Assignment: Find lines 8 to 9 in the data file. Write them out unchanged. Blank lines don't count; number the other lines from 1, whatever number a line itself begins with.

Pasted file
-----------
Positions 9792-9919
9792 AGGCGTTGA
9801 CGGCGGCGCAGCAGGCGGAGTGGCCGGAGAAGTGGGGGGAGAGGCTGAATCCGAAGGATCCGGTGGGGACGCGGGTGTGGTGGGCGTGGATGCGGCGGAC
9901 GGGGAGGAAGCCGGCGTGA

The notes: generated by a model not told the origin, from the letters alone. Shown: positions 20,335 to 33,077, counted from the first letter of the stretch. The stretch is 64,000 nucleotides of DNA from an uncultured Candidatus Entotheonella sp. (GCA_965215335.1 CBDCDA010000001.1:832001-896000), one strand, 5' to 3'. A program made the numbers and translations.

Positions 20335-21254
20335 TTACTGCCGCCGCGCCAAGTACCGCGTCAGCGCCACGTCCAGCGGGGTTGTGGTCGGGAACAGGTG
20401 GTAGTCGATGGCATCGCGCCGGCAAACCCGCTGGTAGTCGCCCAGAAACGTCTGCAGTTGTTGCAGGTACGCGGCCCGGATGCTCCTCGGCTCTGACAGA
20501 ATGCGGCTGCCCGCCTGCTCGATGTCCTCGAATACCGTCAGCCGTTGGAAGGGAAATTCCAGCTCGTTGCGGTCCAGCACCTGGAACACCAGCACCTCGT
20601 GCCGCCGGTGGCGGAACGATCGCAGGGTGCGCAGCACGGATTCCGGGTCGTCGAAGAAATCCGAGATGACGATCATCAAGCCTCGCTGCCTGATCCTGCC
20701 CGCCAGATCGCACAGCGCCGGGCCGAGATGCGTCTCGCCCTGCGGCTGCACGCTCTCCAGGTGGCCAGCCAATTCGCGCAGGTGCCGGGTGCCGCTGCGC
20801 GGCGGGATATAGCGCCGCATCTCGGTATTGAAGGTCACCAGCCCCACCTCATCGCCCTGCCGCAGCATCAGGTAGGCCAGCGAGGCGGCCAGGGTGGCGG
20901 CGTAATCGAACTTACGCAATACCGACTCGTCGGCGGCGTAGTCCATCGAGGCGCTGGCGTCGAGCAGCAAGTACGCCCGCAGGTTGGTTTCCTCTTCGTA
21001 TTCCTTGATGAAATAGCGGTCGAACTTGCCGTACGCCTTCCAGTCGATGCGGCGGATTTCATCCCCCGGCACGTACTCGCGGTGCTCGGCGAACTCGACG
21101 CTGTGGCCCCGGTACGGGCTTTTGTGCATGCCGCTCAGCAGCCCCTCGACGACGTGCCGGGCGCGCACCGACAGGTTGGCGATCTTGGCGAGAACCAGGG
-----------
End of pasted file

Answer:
20401 GTAGTCGATGGCATCGCGCCGGCAAACCCGCTGGTAGTCGCCCAGAAACGTCTGCAGTTGTTGCAGGTACGCGGCCCGGATGCTCCTCGGCTCTGACAGA
20501 ATGCGGCTGCCCGCCTGCTCGATGTCCTCGAATACCGTCAGCCGTTGGAAGGGAAATTCCAGCTCGTTGCGGTCCAGCACCTGGAACACCAGCACCTCGT